Political Sociology: A Reader

By S. N. Eisenstadt | Go to book overview

INTRODUCTION
TO THE READING

The passages from Max Weber's Theory of Social and Economic Organization provide a basic analytic framework for a comparative sociological study of archaic polities. In his analysis of tribal federations and various patrimonial empires he defines some general social criteria which indicate the characteristics of this last type of political organization. According to Weber, the transformation of any tribal federation into a patrimonial political system is marked by the transition of the status of the individual person from that of active member in the community to passive subject in the political organization. This process is accompanied by the formation of an administrative staff—military and civil—that is personally committed to the chief or king of the territory. Also, Weber indicates how the transformation of the tribal association into a patrimonial political system implies a process of symbolic and structural differentiation between the political center and the periphery.


15
Gerontocracy, Patriarchalism, and Patrimonialism—
and Types of Patrimonial Authority

Max Weber


Gerontocracy, Patriarchalism, and
Patrimonialism

1. The most primitive types of traditional authority are the cases where a personal administrative staff of the chief is absent. These are "gerontocracy" and "patriarchalism."

The term "gerontocracy" is applied to a situation where so far as imperative control is exercised in the group at all it is in the hands of "elders"—which originally was understood literally as the eldest in actual years, who are the most familiar with the sacred traditions of a group. This is common in groups which are not primarily of an economic or kinship character. "Patriarchalism" is the situation where, within a group, which is usually organized on both an economic and a kinship basis, as a household, authority is exercised by a particular individual who is designated by a definite rule of inheritance. It is not uncommon for gerontocracy and patriar‐

chalism to be found side by side. The decisive characteristic of both is the conception which is held by those subject to the authority of either type that this authority, though its exercise is a private prerogative of the person or persons involved, is in fact pre-eminently an authority on behalf of the group as a whole. It must, therefore, be exercised in the interests of the members and is thus not freely appropriated by the incumbent. In order that this shall be maintained, it is crucial that in both these cases there is a complete absence of an administrative staff over which the individual in authority has personal control. He is hence still to a large extent dependent on the willingness of the group members to respect his authority, since he has no machinery to enforce it. Those subject to authority are hence still members 1 of the group and not "subjects." But their membership exists by tradition and not by virtue of legislation or a deliberate act of adherence. Obedience is owed to the person of the chief, not to any established rule. But it is owed to the chief only by virtue of his traditional status. He is thus on his part strictly bound by tradition.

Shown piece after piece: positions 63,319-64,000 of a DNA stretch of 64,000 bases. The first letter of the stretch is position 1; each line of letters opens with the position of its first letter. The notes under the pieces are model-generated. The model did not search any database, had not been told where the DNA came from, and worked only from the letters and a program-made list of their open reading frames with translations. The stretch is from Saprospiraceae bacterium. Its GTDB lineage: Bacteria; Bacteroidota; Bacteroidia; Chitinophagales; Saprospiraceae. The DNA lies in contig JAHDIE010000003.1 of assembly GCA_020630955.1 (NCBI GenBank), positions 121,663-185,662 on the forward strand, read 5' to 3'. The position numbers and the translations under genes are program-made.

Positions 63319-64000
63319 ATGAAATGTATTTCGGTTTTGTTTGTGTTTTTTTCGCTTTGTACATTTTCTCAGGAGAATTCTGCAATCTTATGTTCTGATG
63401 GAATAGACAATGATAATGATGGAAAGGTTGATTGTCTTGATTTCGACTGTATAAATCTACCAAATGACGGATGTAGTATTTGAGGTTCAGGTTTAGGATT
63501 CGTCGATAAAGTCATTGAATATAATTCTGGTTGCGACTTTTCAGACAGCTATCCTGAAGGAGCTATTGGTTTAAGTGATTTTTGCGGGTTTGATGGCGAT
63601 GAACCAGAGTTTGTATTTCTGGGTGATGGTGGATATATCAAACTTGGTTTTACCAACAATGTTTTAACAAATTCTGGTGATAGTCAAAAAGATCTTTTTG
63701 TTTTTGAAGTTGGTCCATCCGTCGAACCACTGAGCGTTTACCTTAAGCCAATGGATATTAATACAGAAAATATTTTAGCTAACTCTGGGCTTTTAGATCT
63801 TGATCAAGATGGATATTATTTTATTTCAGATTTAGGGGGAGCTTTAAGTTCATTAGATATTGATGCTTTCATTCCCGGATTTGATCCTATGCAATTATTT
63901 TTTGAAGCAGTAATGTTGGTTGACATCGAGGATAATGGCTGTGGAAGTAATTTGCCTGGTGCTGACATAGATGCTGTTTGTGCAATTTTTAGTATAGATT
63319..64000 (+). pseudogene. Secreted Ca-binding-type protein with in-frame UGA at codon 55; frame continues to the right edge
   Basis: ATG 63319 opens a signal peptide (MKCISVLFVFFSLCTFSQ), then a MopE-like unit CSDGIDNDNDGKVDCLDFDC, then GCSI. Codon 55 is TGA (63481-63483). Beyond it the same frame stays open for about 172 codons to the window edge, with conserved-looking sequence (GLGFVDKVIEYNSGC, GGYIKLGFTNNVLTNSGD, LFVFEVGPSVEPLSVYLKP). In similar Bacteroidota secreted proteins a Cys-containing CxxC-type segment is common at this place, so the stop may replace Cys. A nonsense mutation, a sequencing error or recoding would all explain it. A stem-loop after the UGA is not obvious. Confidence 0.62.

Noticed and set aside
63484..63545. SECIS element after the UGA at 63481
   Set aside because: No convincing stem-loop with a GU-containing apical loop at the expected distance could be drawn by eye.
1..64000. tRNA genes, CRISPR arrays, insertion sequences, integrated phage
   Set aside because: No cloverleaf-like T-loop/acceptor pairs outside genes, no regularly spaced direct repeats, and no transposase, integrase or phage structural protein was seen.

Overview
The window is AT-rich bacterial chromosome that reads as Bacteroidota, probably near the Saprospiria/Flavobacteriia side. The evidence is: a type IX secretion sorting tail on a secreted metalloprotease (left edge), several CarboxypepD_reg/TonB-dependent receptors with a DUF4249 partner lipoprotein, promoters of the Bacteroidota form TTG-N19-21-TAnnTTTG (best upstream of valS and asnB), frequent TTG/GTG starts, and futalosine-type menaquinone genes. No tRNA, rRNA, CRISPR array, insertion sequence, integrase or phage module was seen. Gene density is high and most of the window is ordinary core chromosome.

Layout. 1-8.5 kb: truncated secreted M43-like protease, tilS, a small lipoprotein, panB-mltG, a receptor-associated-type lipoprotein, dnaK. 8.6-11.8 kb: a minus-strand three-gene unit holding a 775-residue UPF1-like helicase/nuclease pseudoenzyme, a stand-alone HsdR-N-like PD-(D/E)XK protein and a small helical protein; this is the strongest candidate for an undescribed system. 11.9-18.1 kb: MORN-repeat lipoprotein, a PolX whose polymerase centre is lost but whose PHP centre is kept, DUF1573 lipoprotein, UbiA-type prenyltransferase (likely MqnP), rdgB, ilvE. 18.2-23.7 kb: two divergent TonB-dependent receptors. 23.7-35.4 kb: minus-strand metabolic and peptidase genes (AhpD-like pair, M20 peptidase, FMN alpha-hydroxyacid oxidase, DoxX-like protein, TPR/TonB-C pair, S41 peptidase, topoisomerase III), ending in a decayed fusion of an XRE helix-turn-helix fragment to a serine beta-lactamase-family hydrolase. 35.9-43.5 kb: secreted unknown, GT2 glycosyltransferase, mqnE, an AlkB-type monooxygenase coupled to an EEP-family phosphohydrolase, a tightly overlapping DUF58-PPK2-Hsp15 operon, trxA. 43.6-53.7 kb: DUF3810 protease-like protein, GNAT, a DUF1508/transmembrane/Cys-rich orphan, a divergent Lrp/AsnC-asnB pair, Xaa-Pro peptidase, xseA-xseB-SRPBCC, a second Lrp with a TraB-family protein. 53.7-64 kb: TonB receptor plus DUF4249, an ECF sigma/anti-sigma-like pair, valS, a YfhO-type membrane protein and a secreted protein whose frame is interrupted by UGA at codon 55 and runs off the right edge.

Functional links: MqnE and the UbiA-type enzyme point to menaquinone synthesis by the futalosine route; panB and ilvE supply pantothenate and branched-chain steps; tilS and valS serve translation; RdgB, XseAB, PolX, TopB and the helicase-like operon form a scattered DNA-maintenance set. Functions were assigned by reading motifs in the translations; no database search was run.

The different types of gerontocracy will be dis

____________________
From Max Weber, The Theory of Social and Economic Organization, ed. Talcott Parsons, trans. Talcott Parsons and A. M. Henderson (New York: Oxford University Press, 1947), pp. 346-365. Reprinted by permission of the editor.

-116-

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